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Double Trouble in Dueling “Las Fridas”

by Bonnie Rosenstock
January 14, 2020
Mark DeGarmo Dance Studio Theater 310
The Clemente Center
107 Suffolk Street
New York, NY 10002
(212) 260-4080
www.theclementecenter.org
“Las Fridas” returned to New York City for an encore engagement (January 9-13, 2020) following a five-performance run last year at the intimate Mark DeGarmo Dance Studio Theater 310. The duet featured Mark DeGarmo, choreographer and director of Mark DeGarmo Dance, and his dance collaborator of 35 years, Marie Baker-Lee, who represented the dual nature of Mexican artist Frida Kahlo (1907-1954), i.e., Light Frida and Dark Frida, respectively, although those lines seemed blurred, porous, fluid or non-existent from what I could perceive from the choreographic content.

Due to the illness of one of the Fridas one week before the December 2015 New York City previews, DeGarmo took over the role, “adding gender fluidity and exploding my previous assumptions…In Fridas’ work there are often two figures, sometimes two Fridas.” He also asked, “What if all the different sides of herself, including the masculine and feminine, were made visible?”

The work also takes inspiration from his and Kahlo’s life, the duality of sun and moon, mother and child, sacred and secular, ancient and current as they appear in Kahlo's artwork and “challenges its audiences to examine their own history, heritage and assumptions about Kahlo, gender, power relations and aging,” he said.

The hour-long work, performed without intermission, is neatly packaged into two parts of eight sections each. Part I, “Innocence: The Blue House,” referred to Kahlo’s home in Coyoacán, a vibrant suburb of Mexico City, where she was born, died and returned to often. It was made into a museum in 1958. Part 2, “Experience: Ribbon around a Bomb,” is a reference to what French Realist André Breton called the fiery artist. The sections are named for an object (Bench, Frame, Bull, Cat), abstraction (Life, Death, Love, Home), Element (Rain, Water, Fire) or movement (Vibrate, Twist).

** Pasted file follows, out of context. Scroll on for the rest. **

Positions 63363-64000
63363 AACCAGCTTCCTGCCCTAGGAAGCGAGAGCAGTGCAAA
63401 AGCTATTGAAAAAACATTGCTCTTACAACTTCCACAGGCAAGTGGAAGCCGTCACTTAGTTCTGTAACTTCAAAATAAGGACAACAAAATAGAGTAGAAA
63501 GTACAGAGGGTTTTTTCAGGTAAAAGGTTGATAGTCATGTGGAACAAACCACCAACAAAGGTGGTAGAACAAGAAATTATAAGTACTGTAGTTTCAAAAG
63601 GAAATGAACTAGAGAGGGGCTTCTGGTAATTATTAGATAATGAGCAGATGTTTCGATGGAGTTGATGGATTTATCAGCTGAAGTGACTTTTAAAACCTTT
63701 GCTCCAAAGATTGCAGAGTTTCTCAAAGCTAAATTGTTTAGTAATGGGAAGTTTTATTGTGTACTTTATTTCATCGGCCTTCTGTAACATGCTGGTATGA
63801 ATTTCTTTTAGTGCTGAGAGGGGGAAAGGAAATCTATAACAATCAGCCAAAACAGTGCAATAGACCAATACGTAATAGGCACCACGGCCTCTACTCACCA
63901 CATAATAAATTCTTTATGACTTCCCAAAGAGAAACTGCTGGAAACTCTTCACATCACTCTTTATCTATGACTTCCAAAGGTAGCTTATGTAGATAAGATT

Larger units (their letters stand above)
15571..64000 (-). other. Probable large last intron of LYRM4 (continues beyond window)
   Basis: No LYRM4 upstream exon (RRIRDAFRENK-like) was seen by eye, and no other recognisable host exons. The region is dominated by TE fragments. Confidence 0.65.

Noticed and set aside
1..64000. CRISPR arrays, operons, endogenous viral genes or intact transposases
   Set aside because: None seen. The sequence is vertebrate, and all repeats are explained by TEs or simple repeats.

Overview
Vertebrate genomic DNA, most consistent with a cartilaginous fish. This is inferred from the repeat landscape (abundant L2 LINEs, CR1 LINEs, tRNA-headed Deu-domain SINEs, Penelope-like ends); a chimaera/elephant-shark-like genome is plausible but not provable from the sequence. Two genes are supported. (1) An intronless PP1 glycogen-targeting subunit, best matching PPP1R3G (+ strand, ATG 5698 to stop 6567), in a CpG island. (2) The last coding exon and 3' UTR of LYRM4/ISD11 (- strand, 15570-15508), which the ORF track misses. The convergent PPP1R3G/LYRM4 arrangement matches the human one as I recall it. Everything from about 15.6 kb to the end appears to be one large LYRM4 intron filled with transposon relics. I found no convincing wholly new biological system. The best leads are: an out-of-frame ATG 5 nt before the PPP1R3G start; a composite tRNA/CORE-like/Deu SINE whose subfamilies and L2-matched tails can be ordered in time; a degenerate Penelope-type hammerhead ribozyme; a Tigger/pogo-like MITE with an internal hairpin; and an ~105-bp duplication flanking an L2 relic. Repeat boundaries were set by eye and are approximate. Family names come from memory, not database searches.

“Ex-voto projections” played in a loop on a small screen for each part. “Ex-voto” is defined as a religious offering given in order to fulfill a vow, so it’s unclear what DeGarmo had in mind. Part I featured the wizened, expressive hands of Maxine Greene, an educator, philosopher and social activist who died in 2014 at age 97; she was videotaped at 93. DeGarmo mimics her hand movements later on. Part 2 offered Judith Malina’s feet in a bathtub of water. Malina, best known as co-founder of the seminal The Living Theatre, was videotaped a year before she died at age 89.

DeGarmo was dressed in a black suit, white shirt and eyebrows drawn into menacing or clown-like black triangles. Baker-Lee wore a colorful two-piece Mexican dress. They perform slow movements together on and off the bench, a sequence which is later repeated. They dance together, he flirts with the women in the audience, they fight, they make up. He sexually assaults her in a harrowing sequence at the beginning of Part 2. They roll over each other. Both now standing, he flings her on the floor over and over, drags her, mocks shooting at her head. There are flying elbows, moans, yelling, stomping. He pummels her back; she slaps and spits at him. Standing, she wraps him in a red cloth and pulls and pushes him around until he leaves.

The piece makes ample use of fabrics of different sizes, shapes, textures and patterns. An effective visual is when DeGarmo enters ominously, draped in a large red cloth with a skull at the top. He covers Baker-Lee with his cloth while she’s on the floor, revealing a necklace of seven large-sized skulls. She gets up, leaves and returns in an oversized black men’s suit. Wearing a sullen expression, she slowly removes red scarves from her undergarments and the outfit while a recording of throat-voiced Mexican singer plays. Later, she cradles a stuffed black cat to the sound of wild animals, birds and water She happily talks to it and runs it over DeGarmo’s body.

At the finale DeGarmo carries her to the bench, rolled up in a large red cloth. She lies on it, feet towards audience. He shuts her eyes with his fingers, places another cloth over her body, flowers on her chest. She suddenly rises, in a scream, arms out to the side. The video shows a fire burning bright.

The two veterans are consummate performers and keyed into each other’s every move. They dance with grace, clarity and confidence. However, while the individual parts may have been of interest, the piece as a whole was tedious, slow and repetitious. My companion fell asleep several times. I would have liked to, but I had to keep awake in order to take notes. My companion wasn’t as obligated.
Mark DeGarmo & Marie Baker-Lee

Mark DeGarmo & Marie Baker-Lee

Photo © & courtesy of Photographer Unknown

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